Palazzo Vecchio: Town Hall of Florence  Arch in Florence  Enjoying the walk through Florence

Bell tower of cathedral taken from top of domeOur herd now scattered as we were given some time to ourselves. Dan and I were interested in climbing to the copula at the top of the dome on the cathedral. One year ago (if not to the day) we were in Las Vegas and took a smooth elevator ride to the top of the mock Eiffel Tower at the Paris Hotel seeing from above the lights and sights of Sin City. Here in Florence, the cradle of the Renaissance, we knew we were in for a different project when we saw the sign warning in six languages that there were 463 steps with no lift available. After about 150 steps we found ourselves inside the dome at the edge of the great painting that covered the entire ceiling. Some commented they thought it showed the Last Judgment and upon closer inspection we could see all kinds of grotesque, hellish images portrayed in beautiful colors, sweeping strokes, and abundant detail. The climb continued with narrow stairs, slanted roofs, tight corners, and at times two-way traffic. Eventually we saw the light and made it to the top. The view was fantastic! In every direction we saw a sea of View of Santa Croce Basilica from the top of the domered tile rooftops with church spires and a few towers poking through toward the sky. City buildings are regulated to be no taller than the government building so everything looked very even creating subtle waves of burnt orange spanning outward to the green hills framing Florence. After a full round of photography, Dan and I walked the rim once more and I could not help but cry as I was overcome with emotion of the setting and the company. I do not believe I have seen in my life a more beautiful view.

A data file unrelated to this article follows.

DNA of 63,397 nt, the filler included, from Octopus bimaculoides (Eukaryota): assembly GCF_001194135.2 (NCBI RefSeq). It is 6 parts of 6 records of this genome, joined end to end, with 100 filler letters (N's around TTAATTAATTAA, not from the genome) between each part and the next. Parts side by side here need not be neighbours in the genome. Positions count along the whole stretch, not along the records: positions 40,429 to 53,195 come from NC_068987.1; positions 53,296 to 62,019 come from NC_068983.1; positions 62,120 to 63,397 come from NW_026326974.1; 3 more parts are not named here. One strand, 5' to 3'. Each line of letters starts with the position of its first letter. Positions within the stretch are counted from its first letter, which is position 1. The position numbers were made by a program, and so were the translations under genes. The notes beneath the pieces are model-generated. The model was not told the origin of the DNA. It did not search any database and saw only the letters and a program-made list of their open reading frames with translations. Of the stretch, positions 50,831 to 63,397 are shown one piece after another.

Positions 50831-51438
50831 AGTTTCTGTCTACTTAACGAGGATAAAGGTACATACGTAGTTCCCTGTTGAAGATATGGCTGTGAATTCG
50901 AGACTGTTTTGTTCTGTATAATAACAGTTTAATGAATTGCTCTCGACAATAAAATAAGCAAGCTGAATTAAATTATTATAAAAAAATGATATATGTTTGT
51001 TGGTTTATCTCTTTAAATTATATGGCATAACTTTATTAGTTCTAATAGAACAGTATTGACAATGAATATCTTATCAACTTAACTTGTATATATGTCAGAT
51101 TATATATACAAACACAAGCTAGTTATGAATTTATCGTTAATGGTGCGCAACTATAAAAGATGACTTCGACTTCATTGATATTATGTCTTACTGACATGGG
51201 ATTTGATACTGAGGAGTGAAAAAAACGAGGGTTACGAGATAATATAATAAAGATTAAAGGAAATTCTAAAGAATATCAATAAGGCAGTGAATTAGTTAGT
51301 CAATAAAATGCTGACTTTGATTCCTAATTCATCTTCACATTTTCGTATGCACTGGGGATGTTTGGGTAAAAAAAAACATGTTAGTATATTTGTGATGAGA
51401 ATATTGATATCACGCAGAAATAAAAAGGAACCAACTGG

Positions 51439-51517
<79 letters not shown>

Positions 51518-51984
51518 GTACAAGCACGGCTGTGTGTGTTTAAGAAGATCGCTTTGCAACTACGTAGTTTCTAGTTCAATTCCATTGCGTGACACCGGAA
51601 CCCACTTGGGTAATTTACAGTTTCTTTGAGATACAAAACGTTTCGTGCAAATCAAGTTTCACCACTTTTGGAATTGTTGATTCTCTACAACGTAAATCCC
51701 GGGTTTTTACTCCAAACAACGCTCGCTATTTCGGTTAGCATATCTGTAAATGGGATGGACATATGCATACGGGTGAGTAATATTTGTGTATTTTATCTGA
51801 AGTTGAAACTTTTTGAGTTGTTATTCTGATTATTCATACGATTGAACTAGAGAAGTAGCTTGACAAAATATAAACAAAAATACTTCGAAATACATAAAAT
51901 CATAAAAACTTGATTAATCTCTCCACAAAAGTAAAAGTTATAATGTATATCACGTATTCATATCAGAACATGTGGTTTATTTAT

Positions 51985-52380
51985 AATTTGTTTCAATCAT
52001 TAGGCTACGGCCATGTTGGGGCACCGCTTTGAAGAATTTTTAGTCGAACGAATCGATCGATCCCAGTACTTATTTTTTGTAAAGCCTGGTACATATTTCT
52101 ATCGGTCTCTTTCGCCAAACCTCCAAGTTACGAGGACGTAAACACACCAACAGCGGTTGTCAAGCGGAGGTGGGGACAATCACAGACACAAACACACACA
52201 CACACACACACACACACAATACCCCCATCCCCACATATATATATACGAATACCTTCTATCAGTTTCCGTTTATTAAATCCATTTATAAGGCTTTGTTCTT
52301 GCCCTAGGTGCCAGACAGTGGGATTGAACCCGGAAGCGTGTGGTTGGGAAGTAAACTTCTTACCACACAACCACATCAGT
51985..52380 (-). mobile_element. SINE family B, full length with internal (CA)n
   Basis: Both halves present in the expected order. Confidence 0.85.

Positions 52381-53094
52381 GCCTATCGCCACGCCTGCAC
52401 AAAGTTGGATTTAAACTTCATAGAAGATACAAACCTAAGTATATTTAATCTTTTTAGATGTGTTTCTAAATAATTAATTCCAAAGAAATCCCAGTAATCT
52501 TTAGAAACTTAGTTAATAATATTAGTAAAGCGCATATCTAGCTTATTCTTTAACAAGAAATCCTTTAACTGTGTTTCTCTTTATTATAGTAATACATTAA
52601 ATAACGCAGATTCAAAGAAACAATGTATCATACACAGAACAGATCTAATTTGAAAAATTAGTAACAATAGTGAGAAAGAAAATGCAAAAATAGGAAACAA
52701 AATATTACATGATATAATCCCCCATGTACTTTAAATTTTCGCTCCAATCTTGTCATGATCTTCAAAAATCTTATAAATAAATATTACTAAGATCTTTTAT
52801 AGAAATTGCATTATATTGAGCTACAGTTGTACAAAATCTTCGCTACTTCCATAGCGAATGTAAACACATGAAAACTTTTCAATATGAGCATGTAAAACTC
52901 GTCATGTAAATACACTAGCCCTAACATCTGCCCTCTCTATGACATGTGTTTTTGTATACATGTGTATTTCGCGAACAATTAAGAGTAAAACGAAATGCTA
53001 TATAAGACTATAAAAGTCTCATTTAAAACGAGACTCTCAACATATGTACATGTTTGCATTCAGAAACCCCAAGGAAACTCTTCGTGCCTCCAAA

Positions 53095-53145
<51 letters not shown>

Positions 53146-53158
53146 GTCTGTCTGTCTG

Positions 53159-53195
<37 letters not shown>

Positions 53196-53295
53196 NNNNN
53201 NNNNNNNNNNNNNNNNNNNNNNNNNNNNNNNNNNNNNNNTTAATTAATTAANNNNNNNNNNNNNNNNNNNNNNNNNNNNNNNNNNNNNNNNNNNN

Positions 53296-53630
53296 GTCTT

We saved lunch for after the climb which was smart since we would otherwise have had to carry the weight of our tortellini and spaghetti with us up the stairs. After eating we explored a little more of the center of town and met back with the rest of our Globus group.

Presentation of the Prime RibNearly everyone opted for the traditional Tuscan Dinner. We drove out through the rolling hills of Tuscany. The landscape is a luscious green, a mix of natural brush and organized vineyards blended with olive trees. Old farm houses and villas in stone and soft colors are sprinkled throughout. Our meal was at a farmhouse converted into a restaurant.Tour Director Luca with Dan The setting was gorgeous and the meal delicious. I cannot think of another time when I ate food that tasted so fresh. The main course was prime rib presented in a style reminiscent of a Abby and Dan enjoying another romantic group dinnerHawaiian luau with two men carrying flaming racks of ribs sitting on a bed of soft, yellow potatoes. Anticipating a long meal, Dan brought some balloons for the kids and these became an infinite source of entertainment for them as well as the waiters and our tour director, Luca. The six (or was it seven?) course meal was followed by a gorgeous red sunset surely ordered up just for us.

Tuscan landscape with sunset  Tuscan landscape from bus window

Today we are driving to Venice and we will be stopping soon in Verona for a little sightseeing and lunch.

Continue to Verona, Italy

 

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July 2008